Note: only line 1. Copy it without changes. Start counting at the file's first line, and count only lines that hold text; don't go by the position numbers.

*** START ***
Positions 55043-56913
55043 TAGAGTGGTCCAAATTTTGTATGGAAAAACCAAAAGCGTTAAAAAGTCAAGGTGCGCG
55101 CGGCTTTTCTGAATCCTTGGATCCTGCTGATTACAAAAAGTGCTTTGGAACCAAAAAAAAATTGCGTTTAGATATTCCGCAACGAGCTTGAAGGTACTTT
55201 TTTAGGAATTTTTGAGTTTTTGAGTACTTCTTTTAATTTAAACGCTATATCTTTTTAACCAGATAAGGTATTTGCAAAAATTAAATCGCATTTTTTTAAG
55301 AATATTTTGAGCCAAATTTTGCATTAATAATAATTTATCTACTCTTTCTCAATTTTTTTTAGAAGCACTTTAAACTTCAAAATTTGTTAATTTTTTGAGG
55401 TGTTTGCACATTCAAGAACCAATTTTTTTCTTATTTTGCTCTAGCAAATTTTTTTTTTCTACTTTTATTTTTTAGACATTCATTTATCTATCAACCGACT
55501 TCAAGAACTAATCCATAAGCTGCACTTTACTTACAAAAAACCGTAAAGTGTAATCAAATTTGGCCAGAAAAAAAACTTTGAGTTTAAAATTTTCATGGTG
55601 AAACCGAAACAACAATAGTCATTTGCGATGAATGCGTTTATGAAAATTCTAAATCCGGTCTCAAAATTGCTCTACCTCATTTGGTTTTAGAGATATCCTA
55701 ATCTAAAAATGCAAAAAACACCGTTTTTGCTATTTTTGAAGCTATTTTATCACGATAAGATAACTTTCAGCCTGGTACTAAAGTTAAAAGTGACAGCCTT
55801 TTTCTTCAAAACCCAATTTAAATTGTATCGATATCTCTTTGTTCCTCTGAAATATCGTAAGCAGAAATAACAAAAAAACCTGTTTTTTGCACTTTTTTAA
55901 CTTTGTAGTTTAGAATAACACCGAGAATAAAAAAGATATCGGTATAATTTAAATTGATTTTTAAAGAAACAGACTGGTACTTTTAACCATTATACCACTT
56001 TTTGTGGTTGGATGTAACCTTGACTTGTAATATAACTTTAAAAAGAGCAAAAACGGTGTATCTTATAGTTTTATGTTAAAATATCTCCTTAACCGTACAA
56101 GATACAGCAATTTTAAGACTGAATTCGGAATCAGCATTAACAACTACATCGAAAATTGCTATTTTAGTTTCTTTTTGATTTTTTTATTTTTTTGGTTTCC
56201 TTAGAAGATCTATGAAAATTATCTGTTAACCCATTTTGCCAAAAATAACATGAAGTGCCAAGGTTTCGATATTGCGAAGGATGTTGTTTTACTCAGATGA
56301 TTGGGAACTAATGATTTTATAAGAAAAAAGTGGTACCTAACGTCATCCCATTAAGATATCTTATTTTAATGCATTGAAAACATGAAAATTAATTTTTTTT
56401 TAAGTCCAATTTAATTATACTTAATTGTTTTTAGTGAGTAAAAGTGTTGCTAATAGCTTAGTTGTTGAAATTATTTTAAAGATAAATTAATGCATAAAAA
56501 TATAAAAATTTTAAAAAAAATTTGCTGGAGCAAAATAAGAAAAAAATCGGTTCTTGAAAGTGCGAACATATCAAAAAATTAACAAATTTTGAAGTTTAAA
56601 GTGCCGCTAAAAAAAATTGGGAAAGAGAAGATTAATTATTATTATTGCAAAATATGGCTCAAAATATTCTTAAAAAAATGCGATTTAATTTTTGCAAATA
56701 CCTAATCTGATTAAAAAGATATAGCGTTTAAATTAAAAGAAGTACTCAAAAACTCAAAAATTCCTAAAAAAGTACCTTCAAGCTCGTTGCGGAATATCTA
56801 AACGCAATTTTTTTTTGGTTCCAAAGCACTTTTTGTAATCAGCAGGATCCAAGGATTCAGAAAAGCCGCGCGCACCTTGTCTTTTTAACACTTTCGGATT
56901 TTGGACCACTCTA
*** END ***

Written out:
Positions 55043-56913